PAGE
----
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Movie Review: “Alexander and the Terrible, Horrible, No Good, Very Bad Day”

Starring
Steve Carell, Jennifer Garner, Ed Oxenbould, Dylan Minnette, Kerris Dorsey, Bella Thorne, Megan Mullally
Director
Miguel Arteta

“Alexander and the Terrible, Horrible, No Good Very Bad Day” is not a good movie, but it’s a damn likable one. The dialogue is snappy, and the performances by the family members are spot-on (this movie does not work without Steve Carell), but the plotting is, well, bad. All characters outside of the family are gross stereotypes, seemingly because it’s easier to make an example of them that way. The pro-family vibe of the movie is so strong, though, that it makes the predictable storytelling easier to forgive.

Alexander Cooper (Ed Oxenbould) is about to turn 12, and per middle school protocol, he’s having an awful day. He wakes up with gum in his hair (sadly, one of only a few nods to the 1972 book on which the movie is based), and proceeds to get humiliated at a school-wide level via text bomb, and is crushed to discover that even his best friend is going to skip his birthday party the next day in order to attend the party of a much cooler kid. Alexander, convinced that he is all but invisible to his family and frustrated that they can’t relate to what he’s going through, wishes on a candle-lit cupcake at midnight on his birthday that they could know how it feels to be him for a day. From the moment they wake up the next morning, Alexander’s entire family experiences a “Liar Liar” form of karmic payback.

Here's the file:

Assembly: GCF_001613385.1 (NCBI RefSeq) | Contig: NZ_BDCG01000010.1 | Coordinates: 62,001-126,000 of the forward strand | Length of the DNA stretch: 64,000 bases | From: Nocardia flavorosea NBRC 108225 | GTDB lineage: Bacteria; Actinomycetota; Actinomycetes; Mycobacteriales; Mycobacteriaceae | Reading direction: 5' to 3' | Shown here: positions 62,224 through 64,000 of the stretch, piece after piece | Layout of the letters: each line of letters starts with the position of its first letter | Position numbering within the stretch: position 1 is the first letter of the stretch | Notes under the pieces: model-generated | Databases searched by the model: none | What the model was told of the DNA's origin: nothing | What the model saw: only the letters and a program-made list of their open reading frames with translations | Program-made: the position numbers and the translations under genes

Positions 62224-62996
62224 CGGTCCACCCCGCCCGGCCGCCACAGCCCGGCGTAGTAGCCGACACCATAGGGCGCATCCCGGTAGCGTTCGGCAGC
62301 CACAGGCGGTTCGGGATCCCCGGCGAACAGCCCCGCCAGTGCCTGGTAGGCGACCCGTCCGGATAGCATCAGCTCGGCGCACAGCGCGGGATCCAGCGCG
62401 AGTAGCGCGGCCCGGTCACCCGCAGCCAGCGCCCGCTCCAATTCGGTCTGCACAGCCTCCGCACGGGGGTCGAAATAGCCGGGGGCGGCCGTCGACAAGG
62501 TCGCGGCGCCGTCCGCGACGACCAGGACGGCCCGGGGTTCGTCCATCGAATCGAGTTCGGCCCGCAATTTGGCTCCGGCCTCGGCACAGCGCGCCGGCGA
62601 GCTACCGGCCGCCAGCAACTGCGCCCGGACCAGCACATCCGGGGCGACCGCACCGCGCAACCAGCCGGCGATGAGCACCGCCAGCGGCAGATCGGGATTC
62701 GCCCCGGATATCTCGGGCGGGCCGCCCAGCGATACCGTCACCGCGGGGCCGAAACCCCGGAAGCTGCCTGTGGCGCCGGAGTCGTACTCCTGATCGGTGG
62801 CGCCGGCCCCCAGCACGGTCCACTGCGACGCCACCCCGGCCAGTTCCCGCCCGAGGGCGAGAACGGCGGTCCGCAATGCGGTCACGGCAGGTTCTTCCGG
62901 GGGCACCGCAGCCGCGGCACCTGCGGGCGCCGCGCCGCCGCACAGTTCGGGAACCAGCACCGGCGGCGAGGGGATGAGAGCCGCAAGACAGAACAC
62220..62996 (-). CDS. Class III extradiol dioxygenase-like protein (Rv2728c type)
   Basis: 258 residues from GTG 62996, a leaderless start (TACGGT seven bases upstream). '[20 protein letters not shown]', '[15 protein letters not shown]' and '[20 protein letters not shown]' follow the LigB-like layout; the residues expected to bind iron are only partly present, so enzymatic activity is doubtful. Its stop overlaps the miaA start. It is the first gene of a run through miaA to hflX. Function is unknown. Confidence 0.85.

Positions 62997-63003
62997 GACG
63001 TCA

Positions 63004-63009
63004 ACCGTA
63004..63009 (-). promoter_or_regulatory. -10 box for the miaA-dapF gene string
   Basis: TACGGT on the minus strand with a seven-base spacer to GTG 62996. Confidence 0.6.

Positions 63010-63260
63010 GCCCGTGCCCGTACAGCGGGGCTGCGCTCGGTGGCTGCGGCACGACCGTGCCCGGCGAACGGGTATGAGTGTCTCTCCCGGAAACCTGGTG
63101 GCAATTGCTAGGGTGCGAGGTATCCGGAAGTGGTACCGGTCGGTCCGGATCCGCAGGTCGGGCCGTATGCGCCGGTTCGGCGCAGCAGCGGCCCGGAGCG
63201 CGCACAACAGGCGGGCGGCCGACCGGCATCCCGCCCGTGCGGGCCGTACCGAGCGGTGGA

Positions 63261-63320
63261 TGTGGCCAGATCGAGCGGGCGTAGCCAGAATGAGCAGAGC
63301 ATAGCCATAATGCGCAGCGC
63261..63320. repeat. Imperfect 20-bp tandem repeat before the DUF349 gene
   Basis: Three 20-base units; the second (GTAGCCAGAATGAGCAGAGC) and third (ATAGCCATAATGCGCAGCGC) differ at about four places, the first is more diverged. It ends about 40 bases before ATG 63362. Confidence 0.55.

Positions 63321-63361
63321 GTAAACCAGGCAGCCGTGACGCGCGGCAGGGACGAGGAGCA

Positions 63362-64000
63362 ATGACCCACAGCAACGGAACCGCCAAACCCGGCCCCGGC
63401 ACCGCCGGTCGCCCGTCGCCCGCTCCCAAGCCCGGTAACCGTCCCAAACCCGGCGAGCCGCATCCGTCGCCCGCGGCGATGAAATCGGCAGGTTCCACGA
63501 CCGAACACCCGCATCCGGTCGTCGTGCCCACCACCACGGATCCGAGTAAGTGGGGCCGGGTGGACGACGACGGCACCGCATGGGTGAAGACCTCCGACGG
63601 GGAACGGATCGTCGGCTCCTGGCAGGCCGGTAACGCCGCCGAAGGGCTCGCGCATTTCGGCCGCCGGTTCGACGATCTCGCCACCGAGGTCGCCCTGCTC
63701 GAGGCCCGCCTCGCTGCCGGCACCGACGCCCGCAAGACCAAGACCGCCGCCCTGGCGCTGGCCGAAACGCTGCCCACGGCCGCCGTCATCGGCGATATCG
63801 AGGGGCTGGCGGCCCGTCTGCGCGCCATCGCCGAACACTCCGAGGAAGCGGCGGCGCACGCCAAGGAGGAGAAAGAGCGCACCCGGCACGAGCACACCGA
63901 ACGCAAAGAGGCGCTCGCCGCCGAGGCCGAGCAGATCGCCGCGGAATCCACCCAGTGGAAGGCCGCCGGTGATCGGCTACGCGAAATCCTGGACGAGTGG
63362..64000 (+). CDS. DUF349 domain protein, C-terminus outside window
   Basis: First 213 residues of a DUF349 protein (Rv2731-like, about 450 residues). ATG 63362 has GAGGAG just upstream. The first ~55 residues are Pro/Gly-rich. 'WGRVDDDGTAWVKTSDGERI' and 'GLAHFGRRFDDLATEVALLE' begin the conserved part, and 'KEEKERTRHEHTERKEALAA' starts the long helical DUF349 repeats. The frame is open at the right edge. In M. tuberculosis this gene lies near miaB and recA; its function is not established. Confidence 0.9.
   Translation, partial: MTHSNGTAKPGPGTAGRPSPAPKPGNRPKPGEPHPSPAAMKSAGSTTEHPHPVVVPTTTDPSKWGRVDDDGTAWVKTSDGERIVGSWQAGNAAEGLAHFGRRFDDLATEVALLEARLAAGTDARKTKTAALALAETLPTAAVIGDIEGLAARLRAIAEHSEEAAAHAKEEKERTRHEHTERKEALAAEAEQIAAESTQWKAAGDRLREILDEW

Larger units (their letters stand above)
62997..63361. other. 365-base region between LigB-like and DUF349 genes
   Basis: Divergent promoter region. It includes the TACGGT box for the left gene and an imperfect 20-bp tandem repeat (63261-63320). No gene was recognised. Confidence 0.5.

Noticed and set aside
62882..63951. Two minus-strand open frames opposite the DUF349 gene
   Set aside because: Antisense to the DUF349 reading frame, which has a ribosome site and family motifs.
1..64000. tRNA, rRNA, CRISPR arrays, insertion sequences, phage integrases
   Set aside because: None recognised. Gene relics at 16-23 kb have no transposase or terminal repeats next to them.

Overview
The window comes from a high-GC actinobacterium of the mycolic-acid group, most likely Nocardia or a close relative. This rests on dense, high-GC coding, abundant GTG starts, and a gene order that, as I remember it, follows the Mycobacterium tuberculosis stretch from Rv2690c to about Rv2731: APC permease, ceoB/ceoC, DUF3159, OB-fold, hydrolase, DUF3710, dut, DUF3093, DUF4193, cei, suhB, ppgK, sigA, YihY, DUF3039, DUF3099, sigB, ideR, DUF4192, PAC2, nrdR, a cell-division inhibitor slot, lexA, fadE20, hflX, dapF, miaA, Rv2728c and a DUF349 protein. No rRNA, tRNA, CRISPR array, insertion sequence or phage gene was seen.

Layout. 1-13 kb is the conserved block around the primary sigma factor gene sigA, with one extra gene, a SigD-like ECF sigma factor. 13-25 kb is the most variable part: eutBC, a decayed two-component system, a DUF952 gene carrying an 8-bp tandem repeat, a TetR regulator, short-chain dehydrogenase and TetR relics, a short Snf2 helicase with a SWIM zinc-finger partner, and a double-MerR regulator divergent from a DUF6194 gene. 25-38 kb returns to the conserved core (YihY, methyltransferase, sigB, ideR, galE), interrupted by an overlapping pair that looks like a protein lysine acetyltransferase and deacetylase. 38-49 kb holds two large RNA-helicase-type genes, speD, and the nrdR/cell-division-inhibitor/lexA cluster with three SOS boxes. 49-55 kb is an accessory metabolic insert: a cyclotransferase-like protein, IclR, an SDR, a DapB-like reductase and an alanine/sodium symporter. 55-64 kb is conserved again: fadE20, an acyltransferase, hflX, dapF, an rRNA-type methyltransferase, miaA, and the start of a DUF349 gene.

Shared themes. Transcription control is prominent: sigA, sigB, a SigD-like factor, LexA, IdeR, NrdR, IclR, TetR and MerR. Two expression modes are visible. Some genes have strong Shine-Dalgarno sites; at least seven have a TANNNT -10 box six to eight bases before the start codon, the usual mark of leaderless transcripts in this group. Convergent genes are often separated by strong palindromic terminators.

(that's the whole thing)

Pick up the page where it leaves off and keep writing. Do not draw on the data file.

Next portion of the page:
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Movie Review: “Draft Day”

Starring
Kevin Costner, Jennifer Garner, Dennis Leary, Frank Langella, Chadwick Boseman, Josh Pence, Tom Welling
Director
Ivan Reitman

You can tell the kind of movie “Draft Day” is going to be by the company it keeps. The NFL and ESPN are on board, which means they approve of the story line, which means said story is safe as kittens. And holy cow, is this movie safe. That it manages to still be entertaining is to its great credit, and nearly all of that is because of Kevin Costner. Imagining this movie with anyone besides him in the lead role is unthinkable.